Article

A parietal-premotor network for movement intention and motor awareness

Centre de Neuroscience Cognitive, UMR 5229, CNRS, Bron, France.
Trends in Cognitive Sciences (Impact Factor: 21.15). 10/2009; 13(10):411-9. DOI: 10.1016/j.tics.2009.08.001
Source: PubMed

ABSTRACT It is commonly assumed that we are conscious of our movements mainly because we can sense ourselves moving as ongoing peripheral information coming from our muscles and retina reaches the brain. Recent evidence, however, suggests that, contrary to common beliefs, conscious intention to move is independent of movement execution per se. We propose that during movement execution it is our initial intentions that we are mainly aware of. Furthermore, the experience of moving as a conscious act is associated with increased activity in a specific brain region: the posterior parietal cortex. We speculate that movement intention and awareness are generated and monitored in this region. We put forward a general framework of the cognitive and neural processes involved in movement intention and motor awareness.

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Available from: Angela Sirigu, Oct 29, 2014
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    • ", 2010 ; Miele , Wager , Mitchell , & Metcalfe , 2011 ) , but also in other areas such as the anterior insula and parietal reach regions ( PRR ) , given previous accounts suggesting a key role of these areas in the sense of agency ( Farrer et al . , 2003 , 2004 ; Karnath & Baier , 2010a ; Karnath , Baier , & Nagele , 2005 ; Sperduti , Delaveau , Fossati , & Nadel , 2011 ) and motor awareness ( Assal , Schwartz , & Vuilleumier , 2007 ; Desmurget & Sirigu , 2009 ; Sirigu et al . , 2004 ) . "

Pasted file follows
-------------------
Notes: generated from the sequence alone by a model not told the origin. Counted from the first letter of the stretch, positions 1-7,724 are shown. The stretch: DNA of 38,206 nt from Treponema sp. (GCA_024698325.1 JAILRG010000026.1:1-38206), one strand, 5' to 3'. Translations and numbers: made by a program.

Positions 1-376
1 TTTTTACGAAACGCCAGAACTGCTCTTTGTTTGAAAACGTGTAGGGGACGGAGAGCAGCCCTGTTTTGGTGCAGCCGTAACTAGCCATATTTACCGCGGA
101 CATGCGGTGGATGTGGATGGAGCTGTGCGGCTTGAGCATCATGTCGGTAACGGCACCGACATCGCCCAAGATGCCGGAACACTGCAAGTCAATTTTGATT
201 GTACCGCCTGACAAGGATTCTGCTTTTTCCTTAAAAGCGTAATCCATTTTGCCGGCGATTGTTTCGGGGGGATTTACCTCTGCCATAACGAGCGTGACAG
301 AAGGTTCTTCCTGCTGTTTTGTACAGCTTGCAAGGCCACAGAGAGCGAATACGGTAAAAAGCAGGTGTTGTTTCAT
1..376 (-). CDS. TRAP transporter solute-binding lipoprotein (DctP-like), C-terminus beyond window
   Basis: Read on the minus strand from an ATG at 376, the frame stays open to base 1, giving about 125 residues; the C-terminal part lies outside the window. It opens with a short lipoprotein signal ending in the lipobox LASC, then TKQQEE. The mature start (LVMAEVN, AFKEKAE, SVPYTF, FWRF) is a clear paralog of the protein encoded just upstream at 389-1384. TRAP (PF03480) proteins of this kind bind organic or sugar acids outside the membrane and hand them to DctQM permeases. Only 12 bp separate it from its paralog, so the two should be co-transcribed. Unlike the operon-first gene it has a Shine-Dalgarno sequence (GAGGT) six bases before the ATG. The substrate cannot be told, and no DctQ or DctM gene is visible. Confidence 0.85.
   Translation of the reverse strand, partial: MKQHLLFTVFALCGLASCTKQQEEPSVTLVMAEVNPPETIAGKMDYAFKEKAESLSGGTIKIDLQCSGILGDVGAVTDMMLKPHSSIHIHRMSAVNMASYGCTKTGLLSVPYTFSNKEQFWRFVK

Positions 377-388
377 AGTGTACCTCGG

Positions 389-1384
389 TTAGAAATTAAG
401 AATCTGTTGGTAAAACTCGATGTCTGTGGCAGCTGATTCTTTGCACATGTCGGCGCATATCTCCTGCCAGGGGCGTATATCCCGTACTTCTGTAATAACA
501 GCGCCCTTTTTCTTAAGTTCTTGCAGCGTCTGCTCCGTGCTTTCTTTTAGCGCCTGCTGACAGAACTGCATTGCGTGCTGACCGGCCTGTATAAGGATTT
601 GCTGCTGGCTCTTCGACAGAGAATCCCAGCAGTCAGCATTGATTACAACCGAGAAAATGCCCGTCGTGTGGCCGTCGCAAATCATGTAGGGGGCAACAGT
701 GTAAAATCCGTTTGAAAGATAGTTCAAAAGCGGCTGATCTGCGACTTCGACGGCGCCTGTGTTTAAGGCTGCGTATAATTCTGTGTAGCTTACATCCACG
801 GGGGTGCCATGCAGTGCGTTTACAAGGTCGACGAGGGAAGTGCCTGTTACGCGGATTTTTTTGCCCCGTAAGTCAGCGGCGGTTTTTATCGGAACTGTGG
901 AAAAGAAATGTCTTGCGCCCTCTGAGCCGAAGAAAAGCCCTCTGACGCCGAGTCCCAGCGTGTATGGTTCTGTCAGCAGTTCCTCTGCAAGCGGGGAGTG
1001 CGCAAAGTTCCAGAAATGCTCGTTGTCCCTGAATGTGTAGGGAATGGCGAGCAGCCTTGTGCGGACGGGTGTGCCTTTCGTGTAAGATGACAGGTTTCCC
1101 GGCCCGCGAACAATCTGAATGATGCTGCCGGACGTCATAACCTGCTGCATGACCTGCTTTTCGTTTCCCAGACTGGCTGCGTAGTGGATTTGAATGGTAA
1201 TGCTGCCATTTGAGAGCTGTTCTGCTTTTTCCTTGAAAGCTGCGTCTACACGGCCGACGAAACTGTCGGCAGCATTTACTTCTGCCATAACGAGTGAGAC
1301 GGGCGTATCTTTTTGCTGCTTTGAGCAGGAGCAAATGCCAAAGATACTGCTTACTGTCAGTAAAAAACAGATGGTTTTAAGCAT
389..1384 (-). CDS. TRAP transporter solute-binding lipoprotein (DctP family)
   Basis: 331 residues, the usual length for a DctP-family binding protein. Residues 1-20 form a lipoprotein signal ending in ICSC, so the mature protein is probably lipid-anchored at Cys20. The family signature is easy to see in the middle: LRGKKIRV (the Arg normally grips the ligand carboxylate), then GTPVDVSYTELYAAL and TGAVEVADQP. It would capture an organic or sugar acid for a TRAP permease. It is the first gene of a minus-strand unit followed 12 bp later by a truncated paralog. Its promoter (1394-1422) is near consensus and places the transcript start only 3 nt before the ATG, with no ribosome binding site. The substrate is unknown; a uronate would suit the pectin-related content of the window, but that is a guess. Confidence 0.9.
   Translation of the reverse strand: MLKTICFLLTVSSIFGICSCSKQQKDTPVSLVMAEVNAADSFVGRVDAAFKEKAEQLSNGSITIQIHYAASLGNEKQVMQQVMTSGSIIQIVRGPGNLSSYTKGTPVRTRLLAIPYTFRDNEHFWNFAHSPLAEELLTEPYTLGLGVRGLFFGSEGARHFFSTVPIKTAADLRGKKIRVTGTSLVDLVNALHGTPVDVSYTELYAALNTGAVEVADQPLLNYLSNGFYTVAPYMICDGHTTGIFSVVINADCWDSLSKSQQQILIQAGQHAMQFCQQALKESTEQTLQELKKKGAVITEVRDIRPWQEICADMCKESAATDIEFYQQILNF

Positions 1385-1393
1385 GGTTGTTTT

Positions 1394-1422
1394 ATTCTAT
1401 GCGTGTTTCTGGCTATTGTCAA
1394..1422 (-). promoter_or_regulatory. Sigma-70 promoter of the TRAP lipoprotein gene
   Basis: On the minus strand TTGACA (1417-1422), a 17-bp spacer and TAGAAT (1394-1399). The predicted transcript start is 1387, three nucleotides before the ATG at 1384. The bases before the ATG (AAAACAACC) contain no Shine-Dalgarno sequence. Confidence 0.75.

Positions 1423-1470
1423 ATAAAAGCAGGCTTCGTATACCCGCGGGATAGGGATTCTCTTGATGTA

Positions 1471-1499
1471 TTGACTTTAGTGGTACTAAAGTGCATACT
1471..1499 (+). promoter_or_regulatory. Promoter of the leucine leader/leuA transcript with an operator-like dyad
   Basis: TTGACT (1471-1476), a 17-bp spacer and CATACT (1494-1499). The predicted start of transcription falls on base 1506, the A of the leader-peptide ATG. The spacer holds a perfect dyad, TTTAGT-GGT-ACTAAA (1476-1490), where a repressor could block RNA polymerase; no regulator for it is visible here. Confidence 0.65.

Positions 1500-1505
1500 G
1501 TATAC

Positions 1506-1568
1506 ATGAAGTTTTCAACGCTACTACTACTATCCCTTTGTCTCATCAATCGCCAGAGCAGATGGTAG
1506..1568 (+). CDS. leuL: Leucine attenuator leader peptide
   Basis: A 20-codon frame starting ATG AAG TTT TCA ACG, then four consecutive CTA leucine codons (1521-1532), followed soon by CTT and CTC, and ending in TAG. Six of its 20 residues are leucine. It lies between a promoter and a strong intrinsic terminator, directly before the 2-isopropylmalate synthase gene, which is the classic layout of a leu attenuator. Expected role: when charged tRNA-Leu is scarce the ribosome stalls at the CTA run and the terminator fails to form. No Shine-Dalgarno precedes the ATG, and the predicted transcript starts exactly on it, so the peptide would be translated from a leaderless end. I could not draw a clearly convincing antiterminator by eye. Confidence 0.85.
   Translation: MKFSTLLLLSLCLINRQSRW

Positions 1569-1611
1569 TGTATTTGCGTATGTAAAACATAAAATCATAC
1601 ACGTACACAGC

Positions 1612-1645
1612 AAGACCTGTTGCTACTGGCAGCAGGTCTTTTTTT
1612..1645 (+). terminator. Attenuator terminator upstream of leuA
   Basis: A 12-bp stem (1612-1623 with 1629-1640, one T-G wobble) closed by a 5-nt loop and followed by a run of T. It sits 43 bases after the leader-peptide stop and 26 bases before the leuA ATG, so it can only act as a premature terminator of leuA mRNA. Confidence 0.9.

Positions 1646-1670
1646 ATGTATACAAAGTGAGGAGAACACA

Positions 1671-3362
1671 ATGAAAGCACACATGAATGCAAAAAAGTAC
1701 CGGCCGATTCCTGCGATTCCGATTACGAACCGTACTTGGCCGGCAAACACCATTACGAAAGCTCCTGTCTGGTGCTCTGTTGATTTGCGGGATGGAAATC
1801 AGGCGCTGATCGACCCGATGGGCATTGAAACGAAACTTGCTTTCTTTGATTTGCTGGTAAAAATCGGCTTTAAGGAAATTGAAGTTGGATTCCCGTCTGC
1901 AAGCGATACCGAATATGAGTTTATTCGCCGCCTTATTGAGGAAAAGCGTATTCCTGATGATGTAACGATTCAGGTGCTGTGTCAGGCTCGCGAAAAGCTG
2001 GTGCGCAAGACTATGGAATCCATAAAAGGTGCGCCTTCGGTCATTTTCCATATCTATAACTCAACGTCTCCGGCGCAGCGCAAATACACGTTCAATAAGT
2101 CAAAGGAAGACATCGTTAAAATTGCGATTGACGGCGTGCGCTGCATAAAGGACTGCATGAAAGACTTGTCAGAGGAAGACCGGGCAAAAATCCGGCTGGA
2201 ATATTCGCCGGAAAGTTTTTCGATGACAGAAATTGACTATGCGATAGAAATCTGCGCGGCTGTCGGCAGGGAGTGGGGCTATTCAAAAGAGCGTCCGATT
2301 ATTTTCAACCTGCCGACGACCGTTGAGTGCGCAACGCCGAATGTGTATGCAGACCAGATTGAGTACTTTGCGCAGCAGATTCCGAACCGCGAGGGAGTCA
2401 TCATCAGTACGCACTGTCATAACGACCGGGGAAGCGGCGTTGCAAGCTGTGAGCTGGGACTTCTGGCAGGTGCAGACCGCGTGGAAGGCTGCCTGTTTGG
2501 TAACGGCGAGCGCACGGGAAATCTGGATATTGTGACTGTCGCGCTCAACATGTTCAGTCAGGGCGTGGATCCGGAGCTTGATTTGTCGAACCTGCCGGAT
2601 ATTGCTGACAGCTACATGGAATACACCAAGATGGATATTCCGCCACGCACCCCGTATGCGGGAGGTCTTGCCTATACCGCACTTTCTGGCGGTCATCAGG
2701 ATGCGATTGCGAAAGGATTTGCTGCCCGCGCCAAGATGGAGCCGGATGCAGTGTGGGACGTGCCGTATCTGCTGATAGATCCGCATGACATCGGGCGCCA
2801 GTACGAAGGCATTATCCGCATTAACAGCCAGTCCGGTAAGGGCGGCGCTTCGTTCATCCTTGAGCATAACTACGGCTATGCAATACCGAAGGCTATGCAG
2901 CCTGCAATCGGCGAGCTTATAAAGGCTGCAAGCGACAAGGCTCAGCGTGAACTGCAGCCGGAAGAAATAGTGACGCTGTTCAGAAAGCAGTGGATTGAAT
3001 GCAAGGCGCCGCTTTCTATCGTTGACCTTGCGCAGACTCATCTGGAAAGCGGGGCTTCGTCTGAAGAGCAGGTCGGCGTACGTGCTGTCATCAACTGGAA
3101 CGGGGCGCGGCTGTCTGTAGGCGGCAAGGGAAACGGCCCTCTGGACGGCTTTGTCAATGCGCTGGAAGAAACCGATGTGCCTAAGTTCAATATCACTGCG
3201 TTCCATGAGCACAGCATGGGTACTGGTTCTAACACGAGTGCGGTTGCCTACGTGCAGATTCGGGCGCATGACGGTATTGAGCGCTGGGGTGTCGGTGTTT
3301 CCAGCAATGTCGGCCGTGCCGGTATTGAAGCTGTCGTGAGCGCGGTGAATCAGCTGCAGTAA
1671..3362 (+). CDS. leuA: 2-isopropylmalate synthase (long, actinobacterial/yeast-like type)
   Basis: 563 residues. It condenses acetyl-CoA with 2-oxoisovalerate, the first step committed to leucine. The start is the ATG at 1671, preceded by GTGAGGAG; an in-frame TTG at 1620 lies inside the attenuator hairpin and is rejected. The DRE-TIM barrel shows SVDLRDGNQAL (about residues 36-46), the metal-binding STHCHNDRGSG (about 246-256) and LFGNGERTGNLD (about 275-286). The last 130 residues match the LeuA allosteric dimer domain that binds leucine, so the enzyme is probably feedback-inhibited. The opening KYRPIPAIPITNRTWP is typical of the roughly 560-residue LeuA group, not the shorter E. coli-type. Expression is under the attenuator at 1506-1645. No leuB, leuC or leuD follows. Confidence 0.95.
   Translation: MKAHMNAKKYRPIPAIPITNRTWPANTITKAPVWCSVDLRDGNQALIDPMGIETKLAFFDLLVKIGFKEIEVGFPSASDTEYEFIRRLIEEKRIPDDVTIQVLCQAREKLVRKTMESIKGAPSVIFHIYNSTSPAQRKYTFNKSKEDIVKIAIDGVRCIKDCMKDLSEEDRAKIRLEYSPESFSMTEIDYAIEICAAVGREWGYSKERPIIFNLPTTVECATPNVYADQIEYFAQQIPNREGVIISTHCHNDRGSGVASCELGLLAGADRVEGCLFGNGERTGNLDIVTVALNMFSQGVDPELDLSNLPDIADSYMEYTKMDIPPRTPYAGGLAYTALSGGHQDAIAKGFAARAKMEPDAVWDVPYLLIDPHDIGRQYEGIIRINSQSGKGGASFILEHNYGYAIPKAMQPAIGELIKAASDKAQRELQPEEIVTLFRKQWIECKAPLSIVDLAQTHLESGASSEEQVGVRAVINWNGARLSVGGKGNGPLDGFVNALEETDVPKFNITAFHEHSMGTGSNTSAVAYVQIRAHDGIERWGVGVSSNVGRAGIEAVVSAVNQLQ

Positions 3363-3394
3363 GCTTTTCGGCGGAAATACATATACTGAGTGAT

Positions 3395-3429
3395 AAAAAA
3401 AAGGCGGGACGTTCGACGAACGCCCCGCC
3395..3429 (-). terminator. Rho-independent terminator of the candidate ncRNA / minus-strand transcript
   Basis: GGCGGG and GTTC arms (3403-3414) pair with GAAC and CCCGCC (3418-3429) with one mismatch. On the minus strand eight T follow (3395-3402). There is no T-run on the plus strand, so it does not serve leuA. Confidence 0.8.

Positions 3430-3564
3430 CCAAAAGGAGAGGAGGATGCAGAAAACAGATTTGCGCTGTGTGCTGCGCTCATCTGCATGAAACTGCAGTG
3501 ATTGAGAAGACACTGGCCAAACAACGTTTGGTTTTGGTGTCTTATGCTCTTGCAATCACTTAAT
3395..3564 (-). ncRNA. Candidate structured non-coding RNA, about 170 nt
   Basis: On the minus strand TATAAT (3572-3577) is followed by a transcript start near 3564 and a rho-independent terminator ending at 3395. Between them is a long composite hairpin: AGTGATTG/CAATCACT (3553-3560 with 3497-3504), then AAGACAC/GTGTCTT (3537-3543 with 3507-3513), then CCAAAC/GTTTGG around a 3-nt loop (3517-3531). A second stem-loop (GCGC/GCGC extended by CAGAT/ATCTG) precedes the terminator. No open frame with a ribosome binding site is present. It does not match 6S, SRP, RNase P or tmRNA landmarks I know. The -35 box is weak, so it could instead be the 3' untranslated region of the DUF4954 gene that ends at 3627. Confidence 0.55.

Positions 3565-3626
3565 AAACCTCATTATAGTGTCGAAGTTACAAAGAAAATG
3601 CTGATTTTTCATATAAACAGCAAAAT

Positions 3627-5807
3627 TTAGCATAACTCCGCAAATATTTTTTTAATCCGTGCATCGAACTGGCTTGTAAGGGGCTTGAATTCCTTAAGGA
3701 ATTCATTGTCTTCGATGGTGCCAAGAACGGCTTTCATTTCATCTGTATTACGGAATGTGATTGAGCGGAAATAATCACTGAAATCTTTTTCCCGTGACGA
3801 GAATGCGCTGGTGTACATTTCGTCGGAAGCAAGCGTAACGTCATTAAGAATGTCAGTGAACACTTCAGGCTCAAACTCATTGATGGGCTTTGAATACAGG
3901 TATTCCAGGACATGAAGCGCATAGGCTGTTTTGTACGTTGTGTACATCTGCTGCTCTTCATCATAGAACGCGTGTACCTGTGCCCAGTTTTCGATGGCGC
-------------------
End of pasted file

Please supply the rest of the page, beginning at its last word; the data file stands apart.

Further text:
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    • "How best to interpret the apparent buildup of neuronal activity preceding conscious decisions has been debated extensively (Gomes 1999). The general view is that the 'early-decision' account is not compatible with the idea of conscious intentions causing our actions, and many have taken this to be evidence that unconscious process causes both motor preparation and conscious intentions (Desmurget and Sirigu 2009; Haggard 2011; Wegner 2003). We suspect that this view remains tied to the traditional framework to the extent that it assumes a single moment or a single location within which the unconscious decision to act emerges (Dennett 2003). "
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